Metro Weekly

Family Ties

Engaging and evocative, Juno and the Paycock is a knowing and close-knit tale of early 20th century Irish lives

The Irish tenements of the early 1920s were a close-knit and crowded place. Seated cheek-by-jowl at the Washington Shakespeare Company’s Juno and the Paycock, Sean O’Casey’s tragicomic story of a family’s demise, we feel a bit like neighbors at the window. And as we watch the pressures of poverty, civil war and simple bad luck unravel the Boyles, we see that so much of what they do and say is defined by this largely unseen cohort: the neighbors, the apparent keepers of the community values.

Juno and the Paycock
Juno and the Paycock
(Photo by Dru Sefton)

Part of what makes Juno so compelling is the unraveling of this perception along with the Boyles’ family unit. In such ambiguous and claustrophobic confines, it’s no wonder that Johnny, the family son, pleads desperately to go where nobody knows him.

Cohesive and nicely paced, director Shirley Serotsky gives the production a simple realism that never distracts from the ebb and flow of O’Casey’s colloquial magic. Whether engaged in the mundane or momentous, O’Casey’s characters speak to us of their lives and their culture with earthy, compelling poetry, often in counter-poise to their true hearts and nothing needs get in the way.

Juno Boyle, the family matriarch, tells her story of bitter disappointment with every verbal cannonball she lobs at her husband, yet she has bottomless tenderness for her adult children. Joxer Daly, the ne’er-do-well who circles the family like a curious, not-quite-brave-enough vulture, speaks in proverbs and the anodyne while pecking at the family’s edges. This is a play one can see again and again just to revel in the weaving of words and motive. Everyone here is trying to survive, and the adaptations are the color.

And in a piece that must carry so much in such close quarters – both emotionally and physically – the WSC has the distinct advantage of having members who often share the stage, and an artistic vision, throughout the season. Here, artistic director Christopher Henley and company member Joe Palka offer a compelling rhythm to the on-again, off-again friendship of ”Captain” Jack Boyle and his drinking-buddy Joxer, an ease that allows Henley to bring out Joxer’s watchful ambivalence and Palka Jack’s world of denial and dreams. Still, even as Palka gives Jack a credible bluster and much facility with O’Casey’s language, it is Henley who draws the eye with a wonderfully nuanced, full-bodied rendering of this increasingly complex neighborhood fixture.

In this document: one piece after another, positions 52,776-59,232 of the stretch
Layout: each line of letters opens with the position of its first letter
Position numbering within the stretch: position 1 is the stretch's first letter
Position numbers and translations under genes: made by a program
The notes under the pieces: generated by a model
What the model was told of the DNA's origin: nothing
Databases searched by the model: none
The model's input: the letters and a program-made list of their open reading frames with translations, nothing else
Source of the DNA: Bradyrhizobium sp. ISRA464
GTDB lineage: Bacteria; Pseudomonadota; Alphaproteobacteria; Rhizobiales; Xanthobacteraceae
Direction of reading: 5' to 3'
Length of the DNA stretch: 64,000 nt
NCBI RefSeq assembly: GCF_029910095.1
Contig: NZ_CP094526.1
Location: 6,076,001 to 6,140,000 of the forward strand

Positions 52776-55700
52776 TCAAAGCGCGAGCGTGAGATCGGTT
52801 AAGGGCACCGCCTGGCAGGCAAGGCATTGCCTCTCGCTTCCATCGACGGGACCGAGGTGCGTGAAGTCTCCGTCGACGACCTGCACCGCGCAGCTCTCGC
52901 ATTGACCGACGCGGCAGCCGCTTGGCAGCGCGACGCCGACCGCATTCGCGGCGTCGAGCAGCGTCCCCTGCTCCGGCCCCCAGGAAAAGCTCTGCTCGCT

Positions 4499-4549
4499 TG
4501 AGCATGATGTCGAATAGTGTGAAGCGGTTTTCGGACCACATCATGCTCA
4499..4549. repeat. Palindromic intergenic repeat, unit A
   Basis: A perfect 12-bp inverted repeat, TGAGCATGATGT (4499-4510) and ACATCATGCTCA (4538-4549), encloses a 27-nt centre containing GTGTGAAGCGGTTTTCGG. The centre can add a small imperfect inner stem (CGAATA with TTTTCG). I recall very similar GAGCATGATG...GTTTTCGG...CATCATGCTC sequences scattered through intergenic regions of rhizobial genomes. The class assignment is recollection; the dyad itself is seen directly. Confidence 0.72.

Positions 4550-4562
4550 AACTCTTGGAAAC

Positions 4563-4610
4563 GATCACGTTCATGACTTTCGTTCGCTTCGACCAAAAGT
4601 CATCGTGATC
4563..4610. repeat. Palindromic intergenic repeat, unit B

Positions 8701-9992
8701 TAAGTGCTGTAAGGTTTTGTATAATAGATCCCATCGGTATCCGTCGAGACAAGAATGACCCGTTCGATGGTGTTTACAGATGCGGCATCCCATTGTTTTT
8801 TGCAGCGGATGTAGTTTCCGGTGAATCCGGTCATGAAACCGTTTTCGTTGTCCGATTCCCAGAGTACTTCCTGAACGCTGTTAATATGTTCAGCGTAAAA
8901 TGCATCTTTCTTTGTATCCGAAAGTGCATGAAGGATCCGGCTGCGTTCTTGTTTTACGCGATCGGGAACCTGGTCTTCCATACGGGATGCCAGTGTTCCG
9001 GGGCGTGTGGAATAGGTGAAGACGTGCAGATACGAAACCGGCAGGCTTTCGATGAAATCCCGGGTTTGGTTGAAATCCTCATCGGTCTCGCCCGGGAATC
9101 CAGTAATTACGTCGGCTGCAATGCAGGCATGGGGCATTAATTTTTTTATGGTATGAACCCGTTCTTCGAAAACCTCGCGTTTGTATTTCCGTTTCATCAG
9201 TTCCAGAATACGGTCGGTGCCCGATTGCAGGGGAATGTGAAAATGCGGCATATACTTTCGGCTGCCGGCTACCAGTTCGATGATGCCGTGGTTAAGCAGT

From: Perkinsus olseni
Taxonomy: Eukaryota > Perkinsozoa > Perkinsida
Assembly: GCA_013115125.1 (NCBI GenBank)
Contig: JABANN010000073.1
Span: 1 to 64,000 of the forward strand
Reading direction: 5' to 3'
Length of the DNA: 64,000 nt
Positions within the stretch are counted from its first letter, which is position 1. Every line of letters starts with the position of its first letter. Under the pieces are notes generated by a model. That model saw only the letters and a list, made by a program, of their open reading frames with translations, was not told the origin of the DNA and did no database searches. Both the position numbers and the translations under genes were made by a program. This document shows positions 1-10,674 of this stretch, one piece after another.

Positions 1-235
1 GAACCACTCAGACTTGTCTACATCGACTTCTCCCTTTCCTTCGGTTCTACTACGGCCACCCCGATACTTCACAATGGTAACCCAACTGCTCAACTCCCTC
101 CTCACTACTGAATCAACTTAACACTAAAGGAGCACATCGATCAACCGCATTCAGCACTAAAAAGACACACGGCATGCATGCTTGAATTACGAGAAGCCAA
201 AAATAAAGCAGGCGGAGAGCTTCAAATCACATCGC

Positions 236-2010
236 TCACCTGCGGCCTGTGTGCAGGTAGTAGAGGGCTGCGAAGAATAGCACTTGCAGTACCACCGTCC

Completing the triad is Cam Magee as Juno, who makes herself instantly believable as Jack’s long-suffering wife and Joxer’s nemesis. Magee gives a truly memorable performance here, with reproachful eyes in a stone-cold face, her edicts ringing with equal parts music and authenticity.

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Though not quite believable as siblings, Jay Hardee as Johnny Boyle and Melissa Marie Hmelnicky as Mary, each give their characters color and energy. Left with injuries and terrible memories from his brush with the Irish civil war (concisely explained in the program), Johnny is a broken young man, his anger and fear skillfully channeled by Hardee. Giving him the tenor of the post-traumatically stressed, Hardee is convincing as this boy thwarted before manhood. Nicely bold, Hmelnicky gives us a woman who is standing clearly on the cusp of her womanly and economic powers before falling beneath the wheels of the community mores.

In some ways personifying this ever-present community, is the apparently elderly Mrs. Maisie Madigan who joins the Boyles for an evening of music and whiskey just as their fortunes seem to have taken a turn for the better. Though a quirkily intriguing performance, Kathleen Akerley’s Madigan does not convince as a neighborhood stalwart – she is frankly too young and too fresh-faced. On the other hand, such youthful energy works well for Sam McMenamin who gives his Jerry Devine, Mary’s local suitor, a convincing awkwardness and intensity. Though possessing a good stage presence, Colin Smith as Charles Bentham, who replaces Devine in Mary’s affections, seemed more a product of a vintage British war film than O’Casey’s world.

Though only onstage for a few minutes, Rebecca A. Herron in the role of Mrs. Tancred, the neighbor whose son has been killed in the civil war, delivers a stunningly honest and artful portrayal of a mother’s grief, matched only by Juno’s later painful self-recriminations in her own moment of torment.